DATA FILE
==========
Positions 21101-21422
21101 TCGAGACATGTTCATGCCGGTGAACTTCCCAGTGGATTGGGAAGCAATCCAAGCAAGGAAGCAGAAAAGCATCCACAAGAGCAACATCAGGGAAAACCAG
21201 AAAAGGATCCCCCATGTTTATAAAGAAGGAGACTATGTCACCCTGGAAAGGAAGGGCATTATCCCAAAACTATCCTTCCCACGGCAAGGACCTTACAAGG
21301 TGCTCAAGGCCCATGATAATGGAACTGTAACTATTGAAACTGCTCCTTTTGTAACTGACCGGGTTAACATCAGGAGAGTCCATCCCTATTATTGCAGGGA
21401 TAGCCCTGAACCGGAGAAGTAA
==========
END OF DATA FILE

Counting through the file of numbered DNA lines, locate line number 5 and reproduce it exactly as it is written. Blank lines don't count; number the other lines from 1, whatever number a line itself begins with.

21401 TAGCCCTGAACCGGAGAAGTAA